Expansion vs. Maintenance: In this conflict area, funding is a crucial factor. Transit does not pay for itself. MBTA fares account for 40% of transit costs. Ciborowski provided a chart that favorably compared MBTA fare increases to the MA Water Resources Authority (MWRA) increases from 1989 to 2016. Transit only makes money through ancillary funds, such as selling its property and these opportunities are limited. Comparing the MBTA to other public services in Boston, the system is likely more cost efficient. A significant challenge to funding is the political nature of accessing funds, especially considering that federal funding has decreased substantially – in the past, 80% of costs could come from federal funds; then that was cut to 50%, and now it is reduced to 20%. Political will is also a factor in the expansion vs. maintenance debate; politicians like to open new things (new stations, new community access); maintaining current operations is not as sexy. The central challenges here are these: Is transit a public service? What does that mean for the MBTA?  If we make investments in maintenance, can we stay committed to that focus?

Riders vs. Themselves: This area of conflict centers on the individualistic natures of transit users. The reality/fundamental truth is that riders are the cause of most transit delays. Every transit system is a loop, not a straight line. Matthew provided a chart about how a delay at any one stop subverts the overall system, causing multiple delays throughout the route. Moving into the car automatically, taking a backpack off one’s back,  not jamming the doors, observing the yellow line – these practices need to be inculcated into passenger regular practice. Can riders overcome their individual issues enough to care about how the system works for all?

How Do We Fix These Areas of Conflict? Matthew identified several ways to move forward:

  • Accept the “Truths”
  • Work within constraints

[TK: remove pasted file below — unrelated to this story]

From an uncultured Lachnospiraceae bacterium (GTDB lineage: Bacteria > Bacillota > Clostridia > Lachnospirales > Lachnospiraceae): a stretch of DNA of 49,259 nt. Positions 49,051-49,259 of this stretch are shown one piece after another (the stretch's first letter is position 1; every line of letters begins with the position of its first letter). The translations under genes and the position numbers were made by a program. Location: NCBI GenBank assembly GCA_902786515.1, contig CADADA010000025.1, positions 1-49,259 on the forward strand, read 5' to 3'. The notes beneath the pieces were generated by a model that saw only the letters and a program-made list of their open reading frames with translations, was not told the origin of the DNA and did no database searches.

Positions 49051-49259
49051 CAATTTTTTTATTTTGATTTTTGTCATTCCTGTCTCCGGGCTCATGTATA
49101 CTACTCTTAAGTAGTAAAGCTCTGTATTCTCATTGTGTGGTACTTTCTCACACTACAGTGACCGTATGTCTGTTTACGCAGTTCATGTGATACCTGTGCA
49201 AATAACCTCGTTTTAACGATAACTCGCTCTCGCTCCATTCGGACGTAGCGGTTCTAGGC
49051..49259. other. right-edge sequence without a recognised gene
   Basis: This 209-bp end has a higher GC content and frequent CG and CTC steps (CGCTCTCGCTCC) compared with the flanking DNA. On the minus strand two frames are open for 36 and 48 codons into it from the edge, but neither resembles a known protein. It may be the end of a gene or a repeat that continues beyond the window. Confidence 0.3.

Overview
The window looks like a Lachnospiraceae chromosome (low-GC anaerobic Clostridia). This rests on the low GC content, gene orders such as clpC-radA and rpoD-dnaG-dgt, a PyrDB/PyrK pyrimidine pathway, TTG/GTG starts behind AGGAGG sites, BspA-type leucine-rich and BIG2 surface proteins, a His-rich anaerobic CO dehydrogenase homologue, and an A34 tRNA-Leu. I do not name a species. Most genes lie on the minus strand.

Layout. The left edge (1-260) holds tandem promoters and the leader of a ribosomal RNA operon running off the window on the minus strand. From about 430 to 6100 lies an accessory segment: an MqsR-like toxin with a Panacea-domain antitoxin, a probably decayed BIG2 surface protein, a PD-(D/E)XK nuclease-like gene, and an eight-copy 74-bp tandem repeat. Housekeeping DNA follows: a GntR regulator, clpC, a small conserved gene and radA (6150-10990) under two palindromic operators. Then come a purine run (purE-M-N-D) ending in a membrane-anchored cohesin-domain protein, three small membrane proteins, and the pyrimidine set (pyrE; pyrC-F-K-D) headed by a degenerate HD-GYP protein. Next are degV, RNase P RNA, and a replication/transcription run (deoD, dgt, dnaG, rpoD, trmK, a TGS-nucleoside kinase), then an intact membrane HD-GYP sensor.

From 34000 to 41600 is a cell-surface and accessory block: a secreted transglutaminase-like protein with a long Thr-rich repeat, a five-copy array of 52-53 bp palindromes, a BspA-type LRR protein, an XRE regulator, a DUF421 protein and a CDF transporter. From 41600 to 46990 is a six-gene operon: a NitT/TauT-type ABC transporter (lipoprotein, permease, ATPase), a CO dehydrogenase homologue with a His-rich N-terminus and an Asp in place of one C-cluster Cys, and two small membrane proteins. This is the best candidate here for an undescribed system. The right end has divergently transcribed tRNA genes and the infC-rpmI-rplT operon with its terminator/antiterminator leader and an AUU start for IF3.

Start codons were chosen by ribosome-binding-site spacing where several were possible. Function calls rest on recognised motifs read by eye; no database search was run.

• Don’t stop thinking big
  • Celebrate the small victories
  • Hold leadership accountable
  • Recognize the people working in the system and be positive!
  • Ride transit with fellow passengers in mind

The overflowing crowd had many questions which Matthew patiently addressed, and even stayed over time to speak individually with attendees. Some of the highlights included:

Q: If you were in charge of the transit system, what three things would you  address?

A:  1) Overhaul the dispatch system which now is old and manual; 2) Implement a world class asset management system (the MBTA needs to know where their assets are); 3) Have public relations and management focus on employee and passenger well-being.


Q: How do you make the issues of maintenance, expansion, and modernization comprehensible?

A: The way to maintain is to modernize; Build faith in public service!


Q: How can concerned citizens engage with the MBTA?

A: Contact your legislators; contact the new chief of customer relations for the MBTA; ALWAYS BE RESPECTFUL– there are people on the other line reading your messages and taking your calls!


Q: Do you have a favorite MBTA station?

A: In my youth, I used the Quincy Adams station, and I really am fond of it, especially it’s reference to history in its name.


– Andrea Perrault, Civic Series Volunteer